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TVTV (short for Top Value Television) was a San Francisco-based pioneering video collective founded in 1972 by Allen Rucker, Michael Shamberg, Tom Weinberg, Hudson Marquez and Megan Williams. Shamberg was author of the 1971 "do-it-yourself" video production manual Guerrilla Television. Over the years, more than thirty "guerrilla video" makers were participants in TVTV productions. They included members of the Ant Farm: Chip Lord, Doug Michels, Hudson Marquez and Curtis Schreier; the Videofreex, Skip Blumberg, Nancy Cain, Chuck Kennedy, and Parry Teasdale. TVTV pioneered the use of independent video based on wanting to change society and have a good time inventing new and then-revolutionary media, ½" Sony Portapak video equipment, and later embracing the ¾" video format.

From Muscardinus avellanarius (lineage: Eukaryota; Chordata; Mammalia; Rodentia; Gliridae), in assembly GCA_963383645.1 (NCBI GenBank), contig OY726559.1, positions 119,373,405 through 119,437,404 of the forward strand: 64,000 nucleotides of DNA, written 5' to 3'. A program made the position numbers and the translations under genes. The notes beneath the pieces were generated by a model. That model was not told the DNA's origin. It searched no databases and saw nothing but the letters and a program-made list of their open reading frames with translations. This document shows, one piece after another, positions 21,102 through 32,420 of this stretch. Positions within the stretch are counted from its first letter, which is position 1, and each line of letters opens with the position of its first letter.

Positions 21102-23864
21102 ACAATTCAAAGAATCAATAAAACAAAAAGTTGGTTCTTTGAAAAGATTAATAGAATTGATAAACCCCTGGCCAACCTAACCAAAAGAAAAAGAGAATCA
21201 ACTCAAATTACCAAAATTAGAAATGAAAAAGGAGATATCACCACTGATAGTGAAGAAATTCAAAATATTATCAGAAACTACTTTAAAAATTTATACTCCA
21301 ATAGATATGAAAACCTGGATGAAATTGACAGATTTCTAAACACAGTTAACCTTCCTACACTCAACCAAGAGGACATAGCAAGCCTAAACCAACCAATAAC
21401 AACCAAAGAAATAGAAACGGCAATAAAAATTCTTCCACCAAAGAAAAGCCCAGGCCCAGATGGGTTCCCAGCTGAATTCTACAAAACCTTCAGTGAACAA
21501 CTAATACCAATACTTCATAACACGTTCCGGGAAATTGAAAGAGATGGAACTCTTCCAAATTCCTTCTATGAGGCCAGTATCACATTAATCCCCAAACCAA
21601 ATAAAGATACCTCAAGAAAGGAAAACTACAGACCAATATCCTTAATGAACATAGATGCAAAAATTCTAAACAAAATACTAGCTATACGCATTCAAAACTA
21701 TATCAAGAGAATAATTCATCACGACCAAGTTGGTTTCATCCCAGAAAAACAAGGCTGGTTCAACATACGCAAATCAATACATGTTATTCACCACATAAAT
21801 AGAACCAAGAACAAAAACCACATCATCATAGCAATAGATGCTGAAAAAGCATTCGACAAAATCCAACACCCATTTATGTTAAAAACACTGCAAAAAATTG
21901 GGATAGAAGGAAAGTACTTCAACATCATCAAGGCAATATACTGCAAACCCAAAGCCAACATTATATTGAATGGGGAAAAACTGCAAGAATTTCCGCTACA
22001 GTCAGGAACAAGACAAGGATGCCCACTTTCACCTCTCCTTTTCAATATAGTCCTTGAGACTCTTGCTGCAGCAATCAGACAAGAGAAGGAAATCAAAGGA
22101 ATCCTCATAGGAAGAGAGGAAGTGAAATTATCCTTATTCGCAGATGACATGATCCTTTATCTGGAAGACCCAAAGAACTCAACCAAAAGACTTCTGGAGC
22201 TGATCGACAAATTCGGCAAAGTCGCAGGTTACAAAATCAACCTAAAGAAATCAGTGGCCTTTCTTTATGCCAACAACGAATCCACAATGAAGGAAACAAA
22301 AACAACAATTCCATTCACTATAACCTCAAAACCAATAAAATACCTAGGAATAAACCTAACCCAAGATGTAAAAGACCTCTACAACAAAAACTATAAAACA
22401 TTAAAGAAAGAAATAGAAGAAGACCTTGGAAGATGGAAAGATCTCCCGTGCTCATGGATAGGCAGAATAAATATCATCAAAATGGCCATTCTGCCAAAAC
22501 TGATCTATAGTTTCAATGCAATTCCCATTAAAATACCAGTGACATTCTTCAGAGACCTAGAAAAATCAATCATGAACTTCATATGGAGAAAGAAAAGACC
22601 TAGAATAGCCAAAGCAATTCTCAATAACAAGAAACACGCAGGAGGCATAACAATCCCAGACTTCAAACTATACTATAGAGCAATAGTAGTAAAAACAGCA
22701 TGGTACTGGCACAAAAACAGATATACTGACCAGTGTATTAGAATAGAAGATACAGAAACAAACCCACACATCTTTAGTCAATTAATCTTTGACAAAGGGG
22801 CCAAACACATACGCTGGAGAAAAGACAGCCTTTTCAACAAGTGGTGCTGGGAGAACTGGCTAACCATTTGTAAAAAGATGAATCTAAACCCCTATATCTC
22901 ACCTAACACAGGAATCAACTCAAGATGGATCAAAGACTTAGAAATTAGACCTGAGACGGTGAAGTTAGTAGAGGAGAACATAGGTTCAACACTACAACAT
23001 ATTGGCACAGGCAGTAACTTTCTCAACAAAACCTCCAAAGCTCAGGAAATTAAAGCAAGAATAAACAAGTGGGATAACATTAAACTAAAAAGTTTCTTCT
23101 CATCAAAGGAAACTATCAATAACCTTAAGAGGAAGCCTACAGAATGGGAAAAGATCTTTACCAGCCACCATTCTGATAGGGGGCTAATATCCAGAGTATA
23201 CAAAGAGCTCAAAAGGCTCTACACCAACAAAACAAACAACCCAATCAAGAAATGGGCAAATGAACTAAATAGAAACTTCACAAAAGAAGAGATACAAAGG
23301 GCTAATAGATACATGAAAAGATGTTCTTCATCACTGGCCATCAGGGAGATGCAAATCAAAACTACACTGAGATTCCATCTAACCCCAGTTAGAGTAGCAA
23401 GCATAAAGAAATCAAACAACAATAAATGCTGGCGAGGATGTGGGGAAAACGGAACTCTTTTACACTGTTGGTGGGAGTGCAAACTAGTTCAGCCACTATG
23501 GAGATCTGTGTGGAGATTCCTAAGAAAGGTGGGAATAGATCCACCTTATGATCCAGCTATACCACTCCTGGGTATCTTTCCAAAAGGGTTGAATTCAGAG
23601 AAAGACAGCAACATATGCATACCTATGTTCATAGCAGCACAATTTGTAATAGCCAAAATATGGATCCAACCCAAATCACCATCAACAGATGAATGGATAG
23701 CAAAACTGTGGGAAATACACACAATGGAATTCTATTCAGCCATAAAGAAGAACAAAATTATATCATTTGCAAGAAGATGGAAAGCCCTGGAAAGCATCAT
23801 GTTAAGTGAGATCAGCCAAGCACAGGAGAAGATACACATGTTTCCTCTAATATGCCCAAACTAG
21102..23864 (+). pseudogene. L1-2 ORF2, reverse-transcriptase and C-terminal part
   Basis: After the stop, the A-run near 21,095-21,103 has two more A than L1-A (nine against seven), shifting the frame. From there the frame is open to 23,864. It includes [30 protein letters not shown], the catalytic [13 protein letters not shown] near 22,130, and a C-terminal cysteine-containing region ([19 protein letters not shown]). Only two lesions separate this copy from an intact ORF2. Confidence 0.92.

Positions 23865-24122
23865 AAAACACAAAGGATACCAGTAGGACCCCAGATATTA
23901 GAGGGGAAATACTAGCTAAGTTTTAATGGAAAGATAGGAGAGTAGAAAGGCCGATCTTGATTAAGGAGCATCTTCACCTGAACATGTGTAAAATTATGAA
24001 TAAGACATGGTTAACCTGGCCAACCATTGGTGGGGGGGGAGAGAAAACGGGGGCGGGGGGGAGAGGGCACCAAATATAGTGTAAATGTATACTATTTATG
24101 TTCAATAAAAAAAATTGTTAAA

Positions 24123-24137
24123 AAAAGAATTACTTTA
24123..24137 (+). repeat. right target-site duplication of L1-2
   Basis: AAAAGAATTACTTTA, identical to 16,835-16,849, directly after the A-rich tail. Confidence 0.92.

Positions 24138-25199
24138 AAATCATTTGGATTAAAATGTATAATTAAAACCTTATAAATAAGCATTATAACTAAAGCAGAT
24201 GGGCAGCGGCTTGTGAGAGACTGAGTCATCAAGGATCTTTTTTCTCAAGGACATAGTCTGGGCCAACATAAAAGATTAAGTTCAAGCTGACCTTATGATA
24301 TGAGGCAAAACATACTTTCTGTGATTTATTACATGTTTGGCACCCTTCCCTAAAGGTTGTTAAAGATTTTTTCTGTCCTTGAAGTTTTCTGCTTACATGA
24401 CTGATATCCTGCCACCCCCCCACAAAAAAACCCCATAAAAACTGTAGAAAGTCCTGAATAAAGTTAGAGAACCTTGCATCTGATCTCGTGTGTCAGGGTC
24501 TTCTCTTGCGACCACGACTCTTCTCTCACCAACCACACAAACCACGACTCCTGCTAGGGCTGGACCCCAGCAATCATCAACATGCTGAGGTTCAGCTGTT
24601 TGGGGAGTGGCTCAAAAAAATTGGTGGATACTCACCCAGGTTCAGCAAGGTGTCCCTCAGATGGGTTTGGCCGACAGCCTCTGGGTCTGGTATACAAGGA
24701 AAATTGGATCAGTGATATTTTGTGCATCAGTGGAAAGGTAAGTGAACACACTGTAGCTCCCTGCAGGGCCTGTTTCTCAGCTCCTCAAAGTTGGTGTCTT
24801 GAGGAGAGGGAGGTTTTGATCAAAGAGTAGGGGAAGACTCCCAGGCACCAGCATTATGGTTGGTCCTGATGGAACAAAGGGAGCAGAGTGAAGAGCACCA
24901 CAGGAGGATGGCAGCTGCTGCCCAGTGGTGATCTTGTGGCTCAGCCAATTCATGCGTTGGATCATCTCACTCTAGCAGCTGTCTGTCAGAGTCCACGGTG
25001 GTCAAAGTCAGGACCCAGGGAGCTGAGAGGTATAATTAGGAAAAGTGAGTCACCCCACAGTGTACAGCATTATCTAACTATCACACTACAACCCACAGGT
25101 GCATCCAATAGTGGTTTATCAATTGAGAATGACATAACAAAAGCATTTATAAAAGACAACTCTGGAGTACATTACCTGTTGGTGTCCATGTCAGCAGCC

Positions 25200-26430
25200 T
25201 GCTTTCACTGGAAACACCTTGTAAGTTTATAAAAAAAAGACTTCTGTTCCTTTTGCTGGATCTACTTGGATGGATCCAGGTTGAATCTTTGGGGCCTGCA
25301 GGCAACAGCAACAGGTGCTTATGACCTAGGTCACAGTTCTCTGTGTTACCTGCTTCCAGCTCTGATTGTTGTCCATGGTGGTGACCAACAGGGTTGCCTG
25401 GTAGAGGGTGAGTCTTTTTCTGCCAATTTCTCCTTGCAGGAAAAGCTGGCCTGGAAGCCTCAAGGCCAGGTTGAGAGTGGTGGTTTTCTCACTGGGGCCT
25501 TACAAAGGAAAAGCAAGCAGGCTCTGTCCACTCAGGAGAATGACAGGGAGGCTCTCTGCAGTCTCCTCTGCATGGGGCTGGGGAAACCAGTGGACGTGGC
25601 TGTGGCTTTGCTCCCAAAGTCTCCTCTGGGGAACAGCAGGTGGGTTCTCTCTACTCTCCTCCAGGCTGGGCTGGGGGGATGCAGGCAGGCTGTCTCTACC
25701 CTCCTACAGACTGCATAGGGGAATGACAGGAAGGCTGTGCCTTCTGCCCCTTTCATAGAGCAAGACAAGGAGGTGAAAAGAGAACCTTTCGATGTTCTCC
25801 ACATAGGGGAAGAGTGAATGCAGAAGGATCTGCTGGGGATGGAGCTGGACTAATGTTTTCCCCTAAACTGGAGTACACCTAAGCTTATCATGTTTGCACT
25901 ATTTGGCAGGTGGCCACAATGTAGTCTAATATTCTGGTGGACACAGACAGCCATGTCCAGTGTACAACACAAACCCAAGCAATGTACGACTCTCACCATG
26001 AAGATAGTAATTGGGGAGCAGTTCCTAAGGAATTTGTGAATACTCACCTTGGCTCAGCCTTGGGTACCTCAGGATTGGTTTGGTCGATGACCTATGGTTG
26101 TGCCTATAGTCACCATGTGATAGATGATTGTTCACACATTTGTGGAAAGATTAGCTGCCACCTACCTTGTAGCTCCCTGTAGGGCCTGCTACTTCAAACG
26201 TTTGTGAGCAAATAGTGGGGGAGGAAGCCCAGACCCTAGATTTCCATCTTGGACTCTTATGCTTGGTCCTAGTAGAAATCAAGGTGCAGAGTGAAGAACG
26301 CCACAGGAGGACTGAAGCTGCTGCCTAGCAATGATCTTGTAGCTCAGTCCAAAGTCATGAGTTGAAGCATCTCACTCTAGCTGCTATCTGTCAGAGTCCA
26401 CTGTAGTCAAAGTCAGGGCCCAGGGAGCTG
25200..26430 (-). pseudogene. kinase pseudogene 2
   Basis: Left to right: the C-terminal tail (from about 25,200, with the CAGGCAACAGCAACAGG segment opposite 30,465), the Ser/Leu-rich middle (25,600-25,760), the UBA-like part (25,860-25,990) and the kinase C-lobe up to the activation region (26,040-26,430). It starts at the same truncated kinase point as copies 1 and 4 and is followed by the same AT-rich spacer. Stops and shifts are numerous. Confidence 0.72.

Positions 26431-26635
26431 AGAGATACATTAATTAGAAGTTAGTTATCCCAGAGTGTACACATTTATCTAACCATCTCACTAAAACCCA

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Covers the 1976 Super Bowl in Miami, but the coverage barely touches on the game itself. It’s a media-commercial orgy, beneath which are beaten up players who are like trained animals in the circus. As in most of their shows, TVTV went places no cameras had gone before: hanging out in the locker room with the Dallas Cowboys; giving the Pittsburgh Steeler players their own video camera to shoot in their off-limits dormitory; talking to players’ wives; and having Bill Murray color-commentate a touch football game of Hall of Fame players like Johnny Unitas. Fat cat owners on yachts and insane fans in Gorilla outfits also make an appearance. Why do these guys play football? To quote behemoth lineman Ernie Holmes: “I enjoy kicking ass. I am an ass kicker.”